Two women in Germany, two sisters, both were born during the war and grew up during the “leaden times” of the 1950s. Marianne and Juliane fight for social change during the 60s, however their means are totally different.
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To review the most remarkable story of her generation through a "backstage" look. That is, to perceive the movements of the terrorist brigades of the 70s, through the biography of Ulrike Meinhof sister, mixing the chronological with relational link, a fictional perspective that fits an ethical drift and its becomings, without forgetting the narrative language. A fair emotive attitude without an emotional reverie.
A psychological tale about two sisters and their incapacity to accept the personal choices of the other. Marianne is a famous terrorist while Juliane works on a mainstream magazine. When Marianne gets arrested, lefting behind her young son Jan, Juliane becomes her only connection to the world outside. And that's when they start to really know each other. ★★★★★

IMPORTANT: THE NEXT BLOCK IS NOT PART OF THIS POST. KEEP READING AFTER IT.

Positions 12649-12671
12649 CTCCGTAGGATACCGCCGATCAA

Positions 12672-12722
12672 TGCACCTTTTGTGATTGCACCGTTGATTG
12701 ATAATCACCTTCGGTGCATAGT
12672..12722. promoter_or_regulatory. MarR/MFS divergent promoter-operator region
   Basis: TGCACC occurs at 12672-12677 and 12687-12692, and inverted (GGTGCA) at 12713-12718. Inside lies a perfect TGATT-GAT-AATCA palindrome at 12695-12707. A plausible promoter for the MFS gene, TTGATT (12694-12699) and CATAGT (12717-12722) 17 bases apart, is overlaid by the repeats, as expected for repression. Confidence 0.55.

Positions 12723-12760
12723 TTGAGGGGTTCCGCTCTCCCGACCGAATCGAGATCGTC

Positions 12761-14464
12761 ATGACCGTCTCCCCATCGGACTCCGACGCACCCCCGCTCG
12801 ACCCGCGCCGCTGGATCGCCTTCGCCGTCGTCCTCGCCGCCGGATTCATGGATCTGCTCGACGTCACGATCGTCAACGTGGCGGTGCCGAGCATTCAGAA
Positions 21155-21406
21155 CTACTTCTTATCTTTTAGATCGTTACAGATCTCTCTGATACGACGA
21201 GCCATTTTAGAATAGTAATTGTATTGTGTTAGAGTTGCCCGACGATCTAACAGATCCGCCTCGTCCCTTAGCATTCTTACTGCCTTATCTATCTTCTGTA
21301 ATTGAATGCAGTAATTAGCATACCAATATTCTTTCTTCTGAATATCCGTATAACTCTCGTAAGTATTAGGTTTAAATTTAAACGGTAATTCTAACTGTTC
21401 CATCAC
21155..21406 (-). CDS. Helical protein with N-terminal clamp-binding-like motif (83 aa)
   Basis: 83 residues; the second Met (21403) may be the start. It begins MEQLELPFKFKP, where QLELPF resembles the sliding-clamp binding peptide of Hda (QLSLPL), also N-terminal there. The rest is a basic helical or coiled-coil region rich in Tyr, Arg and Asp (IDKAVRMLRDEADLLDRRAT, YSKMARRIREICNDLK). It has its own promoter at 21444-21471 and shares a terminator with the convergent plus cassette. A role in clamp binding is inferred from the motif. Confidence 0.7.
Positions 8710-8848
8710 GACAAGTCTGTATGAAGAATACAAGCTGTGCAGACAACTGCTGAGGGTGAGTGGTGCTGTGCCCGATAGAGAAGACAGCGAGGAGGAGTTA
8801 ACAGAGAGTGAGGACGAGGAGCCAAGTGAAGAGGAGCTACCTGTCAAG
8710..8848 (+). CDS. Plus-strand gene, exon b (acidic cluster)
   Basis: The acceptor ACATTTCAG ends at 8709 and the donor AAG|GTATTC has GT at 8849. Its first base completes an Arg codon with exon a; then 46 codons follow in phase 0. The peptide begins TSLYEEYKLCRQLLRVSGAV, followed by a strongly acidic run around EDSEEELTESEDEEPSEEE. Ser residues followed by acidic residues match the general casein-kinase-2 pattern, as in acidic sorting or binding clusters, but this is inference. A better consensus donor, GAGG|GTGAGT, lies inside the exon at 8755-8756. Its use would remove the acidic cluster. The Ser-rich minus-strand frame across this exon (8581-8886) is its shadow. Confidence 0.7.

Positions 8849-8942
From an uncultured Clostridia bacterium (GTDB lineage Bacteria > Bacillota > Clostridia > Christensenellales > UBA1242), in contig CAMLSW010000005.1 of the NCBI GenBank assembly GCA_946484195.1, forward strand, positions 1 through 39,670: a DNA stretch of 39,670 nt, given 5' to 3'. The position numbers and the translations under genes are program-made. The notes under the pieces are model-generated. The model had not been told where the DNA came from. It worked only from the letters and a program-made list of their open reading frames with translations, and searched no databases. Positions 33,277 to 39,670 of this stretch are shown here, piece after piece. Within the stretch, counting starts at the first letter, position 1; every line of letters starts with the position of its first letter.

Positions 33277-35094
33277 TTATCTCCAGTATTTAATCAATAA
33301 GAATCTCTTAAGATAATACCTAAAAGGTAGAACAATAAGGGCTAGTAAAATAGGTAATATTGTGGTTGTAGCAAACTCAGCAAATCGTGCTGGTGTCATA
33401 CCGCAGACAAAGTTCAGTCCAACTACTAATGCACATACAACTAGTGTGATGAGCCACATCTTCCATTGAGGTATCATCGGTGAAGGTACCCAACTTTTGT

Un des films les plus connus et les plus enthousiasmants de la réalisatrice Margarethe von Trotta qui évoque courageusement le dramatique destin de Gundrun Ensslin, une des fondatrices de la fameuse "Rote Armee Fraktion", avec Andréas Baader qui défraya la chronique politique et médiatique des années 1970... www.cinefiches.com
Interesante filme sobre la relación entre dos hermanas. Ambas en su presente son militantes de los derechos, sea femeninos o políticos, pero la radicalidad las separa. Ellas conversan y nos enteramos de sus antecedentes. Desde la religión hasta el nazismo; una serie de rasgos conservadores y patriarcales parecen haber mellado la integridad de las mujeres. Su final:es necesario conocer el pasado para saber el presente
3-3.5 Having not read the biography by Meinhof's sister, I think it's a fair film. It functions basically with the sisters openly clashing back and forth as cleanly defined characters offering different sides of the same issues. Its evocative nature and relative emotional ambiguity elevate it, and like M, I think it ends with a proper shift in focus to consequences for the real victims of these circumstances.